|↑|36. Model 'scalped and drained of blood' in murder unprecedented 'outside wartime', reveals LA autopsyПн., 25 сент.[−]
An autopsy report has revealed how a model was scalped and drained of blood, in a murder branded unprecedented “outside of wartime”. Comic book writer Blake Leibel, 35, is charged with the murder of the mother of his child, Ukrainian-born Iana Kasian, 30. The murder took place in May last year and Mr Leibel, the heir to a plastics and property fortune, could be given the death sentence if found guilty, due to the severity of the crime.
|↑|38. One week to cross a street: how IS pinned down Filipino soldiers in MarawiПн., 25 сент.[−]
By Tom Allard MARAWI CITY, Philippines (Reuters) - With a grimace, Brigadier General Melquiades Ordiales of the Philippines 1st Marine Brigade recounted the painful gains made against Islamist militants in Marawi City. "It took us one week from this point to that point, to cross that street," he said, casting his eyes to the other side of a two-lane road in the heart of the southern Philippines city, lined by three-storey buildings shattered by air strikes and the remaining walls riddled with bullet holes. "It was really very, very tough." The grinding urban warfare that has destroyed much of the grandly named Sultan Omar Dianalan Boulevard shows just how much of a threat Islamic State is to the Philippines and potentially other countries in the Southeast Asian region.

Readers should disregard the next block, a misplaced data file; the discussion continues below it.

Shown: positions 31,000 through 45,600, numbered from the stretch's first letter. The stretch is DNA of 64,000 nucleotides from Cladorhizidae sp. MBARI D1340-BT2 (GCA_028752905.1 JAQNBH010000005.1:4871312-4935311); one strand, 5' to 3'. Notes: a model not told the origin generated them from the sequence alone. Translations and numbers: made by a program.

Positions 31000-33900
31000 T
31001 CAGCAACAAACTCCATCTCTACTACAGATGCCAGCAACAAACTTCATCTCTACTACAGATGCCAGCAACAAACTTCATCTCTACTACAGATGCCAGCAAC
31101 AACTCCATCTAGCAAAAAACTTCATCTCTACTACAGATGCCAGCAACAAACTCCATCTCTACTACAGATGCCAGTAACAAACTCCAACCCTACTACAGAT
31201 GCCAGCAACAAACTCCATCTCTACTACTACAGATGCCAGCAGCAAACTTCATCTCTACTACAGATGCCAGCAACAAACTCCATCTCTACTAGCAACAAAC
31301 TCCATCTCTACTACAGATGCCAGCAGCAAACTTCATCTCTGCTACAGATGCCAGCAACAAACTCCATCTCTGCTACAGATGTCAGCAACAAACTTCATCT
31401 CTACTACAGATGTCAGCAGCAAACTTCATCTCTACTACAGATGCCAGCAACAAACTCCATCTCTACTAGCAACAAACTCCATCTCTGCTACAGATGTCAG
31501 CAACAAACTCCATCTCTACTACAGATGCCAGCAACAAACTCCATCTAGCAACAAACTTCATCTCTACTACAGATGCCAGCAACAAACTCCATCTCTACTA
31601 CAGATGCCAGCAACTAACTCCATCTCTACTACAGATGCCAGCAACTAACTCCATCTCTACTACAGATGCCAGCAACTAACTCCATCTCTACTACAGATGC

|↑|41. German vote could doom Merkel-Macron deal on EuropeПн., 25 сент.[−]
By Noah Barkin BERLIN (Reuters) - Weakened by the worst result for her party since 1949 and facing a more fractious political landscape at home, Germany's Angela Merkel could be forced to rein in plans to re-shape Europe together with France's Emmanuel Macron. Merkel's conservatives garnered more support than any other party in the German election on Sunday, projections showed, ensuring that she will return for a fourth term as chancellor. Over the next four years, Merkel will also have to cope with a more confrontational opposition force in the Alternative for Germany (AfD), a eurosceptic, anti-immigration party that rode a wave of public anger after her decision to open Germany's borders to hundreds of thousands of migrants in 2015.
|↑|43. White House Aide Struggles To Defend GOP Bill's Pre-Existing Conditions LoopholeВс., 24 сент.[−]
A top Trump administration official ended up conceding on Sunday that individuals with pre-existing medical conditions might end up with higher premiums under the latest effort by Senate Republicans to repeal the Affordable Care Act. On “Fox News Sunday,” host Chris Wallace pressed White House director of legislative affairs Marc Short about a provision in the GOP repeal bill that would allow states to seek a waiver from rules barring insurers from charging people with pre-existing conditions higher premiums.
|↑|45. Milo Yiannopoulos Flounders At Desperate 'Free Speech' Rally On UC Berkeley CampusВс., 24 сент.[−]
What was supposed to be his four-day Woodstock at the University of California turned out to be his alt-right Fyre Festival. As he admitted defeat, he promised an “unofficial” rally for his followers on Sunday, effectively mobilizing hordes of counterprotesters, anti-fascists and anyone in his far-right brigade brave enough to face them. The “rally” at Sproul Plaza on campus brought hundreds of demonstrators out, including Antifa activists and Yiannopoulos supporters.
|↑|47. US strikes IS camp in Libya, killing 17: officialВс., 24 сент.[−]